e., judged the situations as more unsafe) thanboys. The genders also differed in the factors that contributed to theiroverall risk judgments. Boys’ risk judgments were significantly predicted bytheir ratings of injury severity while girls’ risk judgments were betterpredicted by their ratings of vulnerability to any type of injury. Thissuggests that girls may avoid risky situations with any likelihood of perceivedinjury and boys may avoid risky situations only if the possible perceivedinjuries are judged as being severe. As noted above, the literature with adultshas not examined whether the genders differ in their evaluations of (1) thelikelihood of potential negative outcomes and (2) their appraisals of theseverity of these potential outcomes. In adults, either or both of theseaspects of risk may mediate gender differences in engaging in “risky”behaviors. Adolescentsand college-age individuals take more risks than children or adults do, asindicated by statistics on automobile crashes, binge drinking, contraceptiveuse, and crime; but trying to understand why risk taking is more common duringadolescence than during other periods of development has challengedpsychologists for decades (Steinberg 2004).
Statistics relating to adolescentengagement in risky behaviors indicate that adolescents drive faster thanadults, have the highest rates of sexually transmitted diseases (Irwin, 1993),have the highest rates of self-reported drug use, and commit the vast majorityof crimes (Arnett, 1996). Statistics published for the United States by theNational Center for Health Statistics (1989, 1990) indicated an increase inmortality of 214% from early to late adolescence. Furthermore, adolescent boysdie at more than twice the rate of girls (Irwin, 1993). The statistics onadolescent accidents and morbidity also indicate that primary causes ofmorbidity during adolescence are behavioral in origin with violence and intentionaland unintentional injuries producing nearly 75% of all adolescent deaths peryear (Crunbaum & Basen-Engquist, 1993; Irwin, 1993). Systematic researchdoes not support the stereotype of adolescents as irrational individuals whobelieve they are invulnerable and who are unaware, inattentive to, orunconcerned about the potential harms of risky behavior. In fact, thelogical-reasoning abilities of 15-year-olds are comparable to those of adults,adolescents are no worse than adults at perceiving risk or estimating theirvulnerability to it (Reyna & Farley, 2006), and increasing the salience ofthe risks associated with making a potentially dangerous decision hascomparable effects on adolescents and adults (Millstein & Halpern-Felsher,2002).
Most studies find few age differences in individuals’ evaluations of therisks inherent in a wide range of dangerous behaviors, in judgments about theseriousness of the consequences that might result from risky behavior, or inthe ways that the relative costs and benefits of risky activities are evaluated(Beyth-Marom, Austin, Fischoff, Palmgren, & Jacobs-Quadrel, 1993). Attemptsto reduce adolescent risk taking through interventions designed to alterknowledge, attitudes, or beliefs have proven remarkably disappointing, however(Steinberg, 2004). Efforts to provide adolescents with information about therisks of substance use, reckless driving, and unprotected sex typically resultin improvements in young people’s thinking about these phenomena but seldomchange their actual behavior. Generally speaking, reductions in adolescents’health-compromising behavior are more strongly linked to changes in thecontexts in which those risks are taken (e.g., increases in the price ofcigarettes, enforcement of graduated licensing programs, more vigorouslyimplemented policies to interdict drugs, or condom distribution programs) thanto changes in what adolescents know or believe.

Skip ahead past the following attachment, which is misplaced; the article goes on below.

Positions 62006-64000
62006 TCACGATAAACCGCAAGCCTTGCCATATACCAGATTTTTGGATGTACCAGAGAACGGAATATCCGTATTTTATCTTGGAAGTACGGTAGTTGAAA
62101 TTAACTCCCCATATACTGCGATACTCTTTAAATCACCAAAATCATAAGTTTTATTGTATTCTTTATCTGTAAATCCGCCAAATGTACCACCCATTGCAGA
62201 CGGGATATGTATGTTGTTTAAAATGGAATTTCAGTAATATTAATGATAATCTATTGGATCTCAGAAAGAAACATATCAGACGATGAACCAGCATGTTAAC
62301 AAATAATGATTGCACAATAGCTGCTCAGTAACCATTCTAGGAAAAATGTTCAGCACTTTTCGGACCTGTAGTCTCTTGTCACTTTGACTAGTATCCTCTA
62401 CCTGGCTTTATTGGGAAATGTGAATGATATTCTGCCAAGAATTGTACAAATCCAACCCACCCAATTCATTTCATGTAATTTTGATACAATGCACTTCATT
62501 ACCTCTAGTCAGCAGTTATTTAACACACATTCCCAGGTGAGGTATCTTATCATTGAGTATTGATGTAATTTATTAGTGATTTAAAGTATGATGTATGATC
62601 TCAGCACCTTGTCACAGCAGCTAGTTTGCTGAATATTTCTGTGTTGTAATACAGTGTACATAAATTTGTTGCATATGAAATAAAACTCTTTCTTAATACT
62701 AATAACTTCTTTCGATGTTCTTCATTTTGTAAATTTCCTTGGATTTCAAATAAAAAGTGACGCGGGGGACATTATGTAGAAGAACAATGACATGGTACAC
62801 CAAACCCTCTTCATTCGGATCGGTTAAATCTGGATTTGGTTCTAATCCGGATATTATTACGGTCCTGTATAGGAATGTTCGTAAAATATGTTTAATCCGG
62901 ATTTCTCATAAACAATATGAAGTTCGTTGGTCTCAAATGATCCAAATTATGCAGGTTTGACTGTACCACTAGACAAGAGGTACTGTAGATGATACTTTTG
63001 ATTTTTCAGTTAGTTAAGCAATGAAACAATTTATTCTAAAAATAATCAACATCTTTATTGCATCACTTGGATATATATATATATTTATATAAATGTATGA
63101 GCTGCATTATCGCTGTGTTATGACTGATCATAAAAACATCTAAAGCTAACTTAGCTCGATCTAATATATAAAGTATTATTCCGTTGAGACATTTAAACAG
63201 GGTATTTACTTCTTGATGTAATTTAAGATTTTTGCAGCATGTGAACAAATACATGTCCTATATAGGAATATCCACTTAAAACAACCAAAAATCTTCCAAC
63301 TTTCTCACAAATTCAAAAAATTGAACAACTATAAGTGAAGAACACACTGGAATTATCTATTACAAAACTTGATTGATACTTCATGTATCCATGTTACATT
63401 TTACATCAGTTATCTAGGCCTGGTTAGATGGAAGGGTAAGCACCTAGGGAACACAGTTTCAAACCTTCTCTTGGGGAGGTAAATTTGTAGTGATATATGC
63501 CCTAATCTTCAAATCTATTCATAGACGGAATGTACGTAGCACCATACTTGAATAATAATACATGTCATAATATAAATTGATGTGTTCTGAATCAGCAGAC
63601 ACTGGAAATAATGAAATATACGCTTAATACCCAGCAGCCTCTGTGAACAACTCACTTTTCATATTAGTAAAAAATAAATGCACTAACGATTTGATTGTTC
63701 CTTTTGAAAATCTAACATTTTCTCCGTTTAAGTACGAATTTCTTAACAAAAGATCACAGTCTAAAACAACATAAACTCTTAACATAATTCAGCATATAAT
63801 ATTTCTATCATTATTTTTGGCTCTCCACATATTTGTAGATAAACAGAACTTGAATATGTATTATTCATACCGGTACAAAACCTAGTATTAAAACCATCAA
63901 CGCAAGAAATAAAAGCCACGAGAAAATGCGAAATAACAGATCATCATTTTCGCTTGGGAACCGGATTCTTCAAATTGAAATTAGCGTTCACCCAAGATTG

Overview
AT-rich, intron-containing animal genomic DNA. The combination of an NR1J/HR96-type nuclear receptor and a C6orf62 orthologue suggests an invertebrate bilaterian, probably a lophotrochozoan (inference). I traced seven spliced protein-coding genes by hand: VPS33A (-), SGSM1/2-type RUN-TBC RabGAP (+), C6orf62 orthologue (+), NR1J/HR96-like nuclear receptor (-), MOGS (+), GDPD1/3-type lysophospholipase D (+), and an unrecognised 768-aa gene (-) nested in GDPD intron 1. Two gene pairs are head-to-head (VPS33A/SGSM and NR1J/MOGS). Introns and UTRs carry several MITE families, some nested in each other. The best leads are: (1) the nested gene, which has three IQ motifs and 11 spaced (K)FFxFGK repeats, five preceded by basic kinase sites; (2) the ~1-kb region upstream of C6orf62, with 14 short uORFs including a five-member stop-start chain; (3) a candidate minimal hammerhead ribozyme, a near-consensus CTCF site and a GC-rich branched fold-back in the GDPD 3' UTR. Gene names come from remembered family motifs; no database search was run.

The failure to account for agedifferences in risk taking through studies of reasoning and knowledge stymiedresearchers for some time. Health educators, however, have been undaunted, andthey have continued to design and offer interventions of unproveneffectiveness, such as Drug Abuse Resistance Education (DARE), driver’seducation, or abstinence-only sex education. Thepsychological factors that impact a human’s desire to take risks, seekadventure, and/or live dangerously is living beneficially.
It impacts theyoung, just developing curious minds; the difference in gender; and throughadolescence can also influence risky behaviors. Young humans are a big contribution to risk taking factors because oftheir young curious mindset in the world. The difference in gender is part ofrisk taking factors because it shows the difference in how which gender is moreriskier than the other and tells how they are like that. Adolescence is a majorpart of risky behavior because it sums up teens with binge drinking, recklessdriving , and unprotected coitus which is why adolescence is part of riskybehavior. WorkCitedArnett, J. (1996).Sensation seeking, aggressiveness, and adolescent reckless behavior.